Share

AEE & INTAD Graduate Student Teaches PA Governor's School for the Agricultural Sciences

Posted: September 24, 2014

Agricultural & Extension Education and INTAD student, Roshan Nayak, gains teaching experience with the Pennsylvania Governor's School for the Agricultural Sciences (PGSAS).
Graduate students Roshan Nayak and Nur Wahid on a global learning resources scavenger hunt with PGSAS participants

Graduate students Roshan Nayak and Nur Wahid on a global learning resources scavenger hunt with PGSAS participants

By Roshan Nayak

Summer 2014 was not like other summers I had in the past. It was unique one, not because I engaged in multiple outdoor activities, took summer statistics course or my numerous visit to Pegula Ice rink to skate over ice and injure my wrist. It was special because I had the opportunity to teach Pennsylvania Governor’s School for Agricultural Sciences (PGSAS) students visiting the University Park campus of Penn State University. 

When Dr. Melanie Miller-Foster first shared their plan about teaching PGSAS high school students with me, I felt excited not only because it would give me a chance to meet and teach super-smart high school students from across Pennsylvania. But at the same time it would let me share my academic and personal experience with these students. 

Developing a week-long comprehensive curriculum for these students was a challenging task for us. But what else does one need, when you have Dr. Daniel Foster and his team of future Agriculture Educators with you to help you out with every stage of curriculum development?  Congratulations to all team members for their effort in preparing lesson plans and executing them so nicely. 

Because the course topic was on global agriculture, the diverse backgrounds of our team members with respect to our personal experiences and academic expertise were a plus. It was an amazing experience to work with a group of people who brought different ideas to the table and crafted them together so efficiently. The output was a curriculum that focused on both students’ cognitive and skill development. The course lessons ranged from food systems to global food security issues, chocolate tasting to dancing to Malaysian tunes, global competencies to Korean cultural experience. Each lesson plan included lectures, student interactions, group work, and activities, and were organized in such a way to keep students engaged and the topic interesting. 

My academic research interest on food systems and food safety prompted me to teach a session on introduction and comparison of food systems in the United States and in India. It was the first time I taught high school students. I was quite amazed and impressed by the different prospective these students brought to the class and by the questions they asked. And of course, for me the best part of my teaching session was our visit to a local Indian restaurant, Indian Pavilion, where students tasted and experienced Indian food. Most of them liked the food, but I still remember facial expressions of few students when they first tasted it.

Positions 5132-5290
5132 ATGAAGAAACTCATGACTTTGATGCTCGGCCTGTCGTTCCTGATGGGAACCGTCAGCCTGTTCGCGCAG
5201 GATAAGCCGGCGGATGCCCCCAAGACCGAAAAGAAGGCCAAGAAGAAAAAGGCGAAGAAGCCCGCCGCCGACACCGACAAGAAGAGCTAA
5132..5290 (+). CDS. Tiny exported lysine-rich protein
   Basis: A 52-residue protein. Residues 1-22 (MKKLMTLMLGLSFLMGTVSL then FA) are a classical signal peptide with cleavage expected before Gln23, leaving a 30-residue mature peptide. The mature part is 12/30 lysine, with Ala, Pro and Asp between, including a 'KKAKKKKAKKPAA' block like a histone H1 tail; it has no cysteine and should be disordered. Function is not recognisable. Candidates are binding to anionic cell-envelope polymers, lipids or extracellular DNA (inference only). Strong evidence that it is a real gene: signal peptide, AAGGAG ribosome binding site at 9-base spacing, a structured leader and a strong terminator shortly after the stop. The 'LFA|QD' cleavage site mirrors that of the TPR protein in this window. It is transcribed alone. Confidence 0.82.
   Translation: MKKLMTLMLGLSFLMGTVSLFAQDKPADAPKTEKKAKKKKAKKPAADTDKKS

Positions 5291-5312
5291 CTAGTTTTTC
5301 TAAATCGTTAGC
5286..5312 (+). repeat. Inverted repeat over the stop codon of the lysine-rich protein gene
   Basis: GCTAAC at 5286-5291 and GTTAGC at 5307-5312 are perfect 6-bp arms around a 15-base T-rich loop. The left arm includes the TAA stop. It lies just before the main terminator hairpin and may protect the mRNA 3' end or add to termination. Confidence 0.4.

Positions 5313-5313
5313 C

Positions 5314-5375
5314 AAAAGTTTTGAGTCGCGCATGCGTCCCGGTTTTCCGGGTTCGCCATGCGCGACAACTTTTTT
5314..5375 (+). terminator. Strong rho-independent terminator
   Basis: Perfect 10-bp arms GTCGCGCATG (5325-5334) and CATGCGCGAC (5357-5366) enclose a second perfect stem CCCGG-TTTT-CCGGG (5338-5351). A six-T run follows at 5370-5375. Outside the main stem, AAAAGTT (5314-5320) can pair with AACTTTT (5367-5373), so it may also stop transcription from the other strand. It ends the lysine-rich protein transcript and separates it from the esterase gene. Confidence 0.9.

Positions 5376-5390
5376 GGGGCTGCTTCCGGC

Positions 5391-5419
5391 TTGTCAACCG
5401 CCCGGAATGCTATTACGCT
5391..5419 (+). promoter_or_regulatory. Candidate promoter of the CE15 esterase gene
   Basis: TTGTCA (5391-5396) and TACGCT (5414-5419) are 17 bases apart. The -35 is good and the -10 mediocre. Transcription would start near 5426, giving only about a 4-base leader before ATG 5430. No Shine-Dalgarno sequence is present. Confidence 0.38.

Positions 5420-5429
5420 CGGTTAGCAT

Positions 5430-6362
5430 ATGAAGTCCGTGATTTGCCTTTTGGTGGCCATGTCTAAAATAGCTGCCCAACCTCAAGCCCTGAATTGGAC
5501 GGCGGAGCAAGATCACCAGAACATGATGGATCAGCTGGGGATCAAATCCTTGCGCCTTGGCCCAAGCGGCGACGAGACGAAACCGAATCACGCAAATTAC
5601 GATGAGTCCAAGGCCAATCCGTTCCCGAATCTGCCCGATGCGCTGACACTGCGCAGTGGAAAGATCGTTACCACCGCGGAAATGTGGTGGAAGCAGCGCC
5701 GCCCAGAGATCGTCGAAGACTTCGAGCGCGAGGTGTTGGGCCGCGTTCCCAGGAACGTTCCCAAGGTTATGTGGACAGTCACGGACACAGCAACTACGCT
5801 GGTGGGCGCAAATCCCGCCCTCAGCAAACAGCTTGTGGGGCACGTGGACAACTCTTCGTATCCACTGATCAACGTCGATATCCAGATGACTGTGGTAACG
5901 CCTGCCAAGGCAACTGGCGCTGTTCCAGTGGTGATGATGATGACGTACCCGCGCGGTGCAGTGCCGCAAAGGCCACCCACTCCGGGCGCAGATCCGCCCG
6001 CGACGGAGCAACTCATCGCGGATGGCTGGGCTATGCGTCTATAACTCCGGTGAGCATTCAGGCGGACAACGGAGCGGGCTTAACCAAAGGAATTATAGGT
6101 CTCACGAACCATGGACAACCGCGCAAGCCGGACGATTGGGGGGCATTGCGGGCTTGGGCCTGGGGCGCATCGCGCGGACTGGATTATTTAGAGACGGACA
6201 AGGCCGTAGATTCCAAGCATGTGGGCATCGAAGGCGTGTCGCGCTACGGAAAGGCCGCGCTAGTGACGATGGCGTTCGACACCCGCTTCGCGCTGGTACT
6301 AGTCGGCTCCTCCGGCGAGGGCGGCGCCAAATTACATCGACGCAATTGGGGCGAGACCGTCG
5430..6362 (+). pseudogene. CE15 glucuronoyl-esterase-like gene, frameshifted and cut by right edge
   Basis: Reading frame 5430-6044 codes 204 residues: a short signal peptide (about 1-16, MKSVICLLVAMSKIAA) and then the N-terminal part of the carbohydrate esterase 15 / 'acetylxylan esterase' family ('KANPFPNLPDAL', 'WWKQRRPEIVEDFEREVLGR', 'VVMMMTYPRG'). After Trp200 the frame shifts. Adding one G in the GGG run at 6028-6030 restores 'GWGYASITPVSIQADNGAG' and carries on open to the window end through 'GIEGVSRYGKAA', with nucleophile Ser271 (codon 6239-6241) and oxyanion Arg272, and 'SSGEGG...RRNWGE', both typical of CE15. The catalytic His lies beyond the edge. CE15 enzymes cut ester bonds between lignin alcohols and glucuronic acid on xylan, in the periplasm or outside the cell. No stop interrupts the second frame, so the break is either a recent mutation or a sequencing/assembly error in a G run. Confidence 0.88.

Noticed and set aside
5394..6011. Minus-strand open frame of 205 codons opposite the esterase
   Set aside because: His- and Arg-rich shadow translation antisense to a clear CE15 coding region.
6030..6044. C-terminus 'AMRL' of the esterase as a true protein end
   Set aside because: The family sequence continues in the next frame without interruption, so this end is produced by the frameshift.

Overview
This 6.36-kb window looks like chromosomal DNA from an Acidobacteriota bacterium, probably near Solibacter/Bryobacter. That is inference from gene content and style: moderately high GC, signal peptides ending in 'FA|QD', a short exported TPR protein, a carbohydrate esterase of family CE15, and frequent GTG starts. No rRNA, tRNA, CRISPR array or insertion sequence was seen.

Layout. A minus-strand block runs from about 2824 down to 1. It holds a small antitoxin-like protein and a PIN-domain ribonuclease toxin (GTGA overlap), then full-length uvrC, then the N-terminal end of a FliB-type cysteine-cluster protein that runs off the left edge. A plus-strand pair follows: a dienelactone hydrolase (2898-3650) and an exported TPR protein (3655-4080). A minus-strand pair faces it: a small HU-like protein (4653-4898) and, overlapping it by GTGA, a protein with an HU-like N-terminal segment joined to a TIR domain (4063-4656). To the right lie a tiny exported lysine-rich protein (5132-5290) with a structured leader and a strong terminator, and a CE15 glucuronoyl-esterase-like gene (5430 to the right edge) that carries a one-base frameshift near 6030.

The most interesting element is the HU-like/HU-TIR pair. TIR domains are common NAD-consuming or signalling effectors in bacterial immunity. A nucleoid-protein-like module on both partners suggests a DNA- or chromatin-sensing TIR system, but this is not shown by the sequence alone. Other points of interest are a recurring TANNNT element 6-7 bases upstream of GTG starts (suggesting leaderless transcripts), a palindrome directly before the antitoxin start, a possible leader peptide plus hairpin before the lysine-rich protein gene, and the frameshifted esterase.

My learning was not limited to the class teaching experience, but the experience that I gained through the entire process of curriculum development to formative evaluations after the end of each session. Through my graduate course work at the department of Agricultural and Extension Education (AEE), I have learned the key components of effective teaching: clear purpose, objective oriented and student engagement. For me PGSA was just the right opportunity and a starting point to apply those learning in a real classroom setting. In addition to that one of the interesting parts of my learning experience was my interaction with students through various activities, which allowed me to closely observe how students can actively learn through participating in group activities. 

Being an international student and with interest in International Agriculture and Development (INTAD) this type of teaching experience is very valuable both for academic as well as personal development. Moreover, I believe that being closely involved in PGSAS has encouraged me to start thinking about introducing similar concepts back home in India. A concept that would be more like creating collaborations between high schools and universities, where high school students will have the opportunities to interact with university faculties and students. 

That week of July was one of the best weeks of my time at Penn State - more than just a good memory but a valuable professional development experience as well.